The doctrine of frustration is not explicitly mentioned or defined in the Indian Contract Act, 1872. However, concept of frustration of contract can be interpreted from Section 56 of the Act. It states that an agreement to do an act impossible in itself is void.

Further, the section contain that:
A contract wherein a contract formation, the communication of proposals, the acceptance of proposals, the revocation of proposals and acceptances, as the case may be, are expressed in electronic form or by means of an electronic record, such contract shall not be deemed to be unenforceable solely on the ground that such electronic form or means was used for that purpose.

In regard with the compensation, act of frustrated contract, Act states, Where one person has promised to do something which he knew, or with reasonable diligence, might have known, and which the promisee did not know, to be impossible or unlawful, such promisor must make compensation to such promisee for any loss which such promisee sustains through the non-performance of the promise.

Judgments regarding frustration of contract
In Satyabrata Ghose v. Mugneeram Bangur and Co case, court held that doctrine of frustration of contract from the impossibility to do an act. The principle not only confined to physical impossibilities. In Sushila Devi v. Hari Singh case, the court stated that Z the performance of a contract becomes impracticable or useless having regard to the object and purpose of the parties, then it must be held that the performance of the contract became impossible.

But the supervening events could take away the very basis of the contract and it should be of such a character that it strikes at the root of the contract. As it was a case of lease of property, which after the unfortunate partition of India and Pakistan, the property in dispute which was situated in India, went onto the side of Pakistan, hence, making the terms of the agreement impossible.

In Rozan Mian v. Tahera Begum case, the court held that:
where a law promulgated after the contract is made, makes the performance of the agreement impossible and thereby the agreement becomes void.

Agreement
Agreement is basic foundation stone of the contract. It can be simply defined as an understanding and intention between two or more parties, with respect to the effect upon their relative duties and rights, of certain past or future facts or purpose. It is generally written in standard form. Offer, acceptance and consideration are some of the basic elements of the agreement.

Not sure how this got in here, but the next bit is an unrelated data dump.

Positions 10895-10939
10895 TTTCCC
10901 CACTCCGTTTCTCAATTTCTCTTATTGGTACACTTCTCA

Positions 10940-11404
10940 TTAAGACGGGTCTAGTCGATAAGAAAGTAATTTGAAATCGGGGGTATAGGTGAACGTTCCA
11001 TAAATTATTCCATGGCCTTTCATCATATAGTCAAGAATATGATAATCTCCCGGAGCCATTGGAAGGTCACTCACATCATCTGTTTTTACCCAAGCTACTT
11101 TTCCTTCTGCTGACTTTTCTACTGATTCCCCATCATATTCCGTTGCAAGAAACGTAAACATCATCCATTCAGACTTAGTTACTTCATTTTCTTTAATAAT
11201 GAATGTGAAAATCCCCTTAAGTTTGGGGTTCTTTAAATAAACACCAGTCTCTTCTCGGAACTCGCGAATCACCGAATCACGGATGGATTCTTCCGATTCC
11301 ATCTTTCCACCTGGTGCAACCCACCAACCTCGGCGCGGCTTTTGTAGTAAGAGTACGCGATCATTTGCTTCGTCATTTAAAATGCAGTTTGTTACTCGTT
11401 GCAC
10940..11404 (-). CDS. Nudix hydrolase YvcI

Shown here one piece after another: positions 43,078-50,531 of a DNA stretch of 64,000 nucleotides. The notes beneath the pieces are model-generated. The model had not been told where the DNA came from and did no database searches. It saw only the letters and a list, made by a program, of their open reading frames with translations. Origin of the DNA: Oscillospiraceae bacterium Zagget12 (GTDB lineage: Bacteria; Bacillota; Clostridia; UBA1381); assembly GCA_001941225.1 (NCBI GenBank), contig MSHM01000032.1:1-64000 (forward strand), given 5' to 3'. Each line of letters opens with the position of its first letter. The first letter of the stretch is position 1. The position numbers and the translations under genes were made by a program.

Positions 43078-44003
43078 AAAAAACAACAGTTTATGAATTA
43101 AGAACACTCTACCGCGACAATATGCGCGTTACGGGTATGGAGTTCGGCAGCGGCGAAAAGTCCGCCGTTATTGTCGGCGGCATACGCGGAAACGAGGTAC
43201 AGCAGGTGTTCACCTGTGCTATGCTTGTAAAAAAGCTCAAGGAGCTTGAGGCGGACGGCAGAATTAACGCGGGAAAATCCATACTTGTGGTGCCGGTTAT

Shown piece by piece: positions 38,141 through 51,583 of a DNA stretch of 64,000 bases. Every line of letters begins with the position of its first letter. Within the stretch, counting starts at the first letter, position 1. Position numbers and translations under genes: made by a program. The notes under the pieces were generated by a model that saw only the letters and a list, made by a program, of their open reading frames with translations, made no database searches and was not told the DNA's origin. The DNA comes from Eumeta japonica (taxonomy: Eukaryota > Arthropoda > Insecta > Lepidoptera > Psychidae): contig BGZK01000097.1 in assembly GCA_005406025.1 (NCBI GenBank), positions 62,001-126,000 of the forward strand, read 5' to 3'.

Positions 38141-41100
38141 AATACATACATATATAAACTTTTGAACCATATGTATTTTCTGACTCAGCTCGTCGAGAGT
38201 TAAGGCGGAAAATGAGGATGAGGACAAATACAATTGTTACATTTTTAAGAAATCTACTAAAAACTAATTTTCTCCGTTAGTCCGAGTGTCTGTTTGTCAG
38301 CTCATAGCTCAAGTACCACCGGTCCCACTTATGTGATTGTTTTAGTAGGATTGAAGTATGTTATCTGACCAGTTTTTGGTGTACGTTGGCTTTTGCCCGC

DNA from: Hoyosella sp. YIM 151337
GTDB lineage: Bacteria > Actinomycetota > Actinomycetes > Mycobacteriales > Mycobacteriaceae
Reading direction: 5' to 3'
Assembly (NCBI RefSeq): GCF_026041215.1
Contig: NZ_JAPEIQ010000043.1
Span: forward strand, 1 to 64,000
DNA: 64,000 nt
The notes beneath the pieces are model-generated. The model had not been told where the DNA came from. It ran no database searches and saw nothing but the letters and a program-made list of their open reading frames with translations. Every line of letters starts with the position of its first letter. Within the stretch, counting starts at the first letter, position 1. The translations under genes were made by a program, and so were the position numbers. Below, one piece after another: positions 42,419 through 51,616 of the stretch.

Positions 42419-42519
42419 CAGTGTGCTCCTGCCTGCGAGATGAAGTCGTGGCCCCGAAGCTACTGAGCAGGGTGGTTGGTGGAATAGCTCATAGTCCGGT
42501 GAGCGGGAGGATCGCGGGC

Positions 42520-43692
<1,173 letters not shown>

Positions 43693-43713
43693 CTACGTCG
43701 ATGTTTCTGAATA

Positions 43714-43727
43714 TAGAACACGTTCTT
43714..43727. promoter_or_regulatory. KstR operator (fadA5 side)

Void Agreement
The agreements which do not have legal capacity to be enforceable are referred to as void agreements. Such agreement does not have any legal value. Valid agreement becomes void agreement, when it lacks one or more essential element of the contract.

According to Section 2(g) of Indian Contract Act, 1872, An agreement not enforceable by law is said to be void. In Section 2(j), A contract which ceases in to be enforceable by law becomes void.

Prominent sections of the Indian Contract Act, 1872, in the context of void agreement are as follows:
Section 23: The consideration or object of an agreement is lawful, however in case of fraud, which involves or implies injuries to the person or property, immoral, and opposed to public policy, etc. an agreement becomes void.

For example:
  1. A, B and C enter into an agreement for the division among them of gains acquired or to be acquired, by them by fraud. The agreement is void, as its object is unlawful.
  2. A promises to obtain for B an employment in the public service and B promises to pay 1,000 to A. The agreement is void, as the consideration for it is unlawful.
Section 24: If any part of a single consideration for one or more objects, or any one or any part of anyone of several considerations for a single object, is unlawful, the agreement is void.

For example:
A promises to superintend, on behalf of B, a legal manufacture of indigo, and an illegal traffic in other articles. B promises to pay to A salary of 10,000 a year. The agreement is void, the object of A's promise, and the consideration for B's promise, being in part unlawful.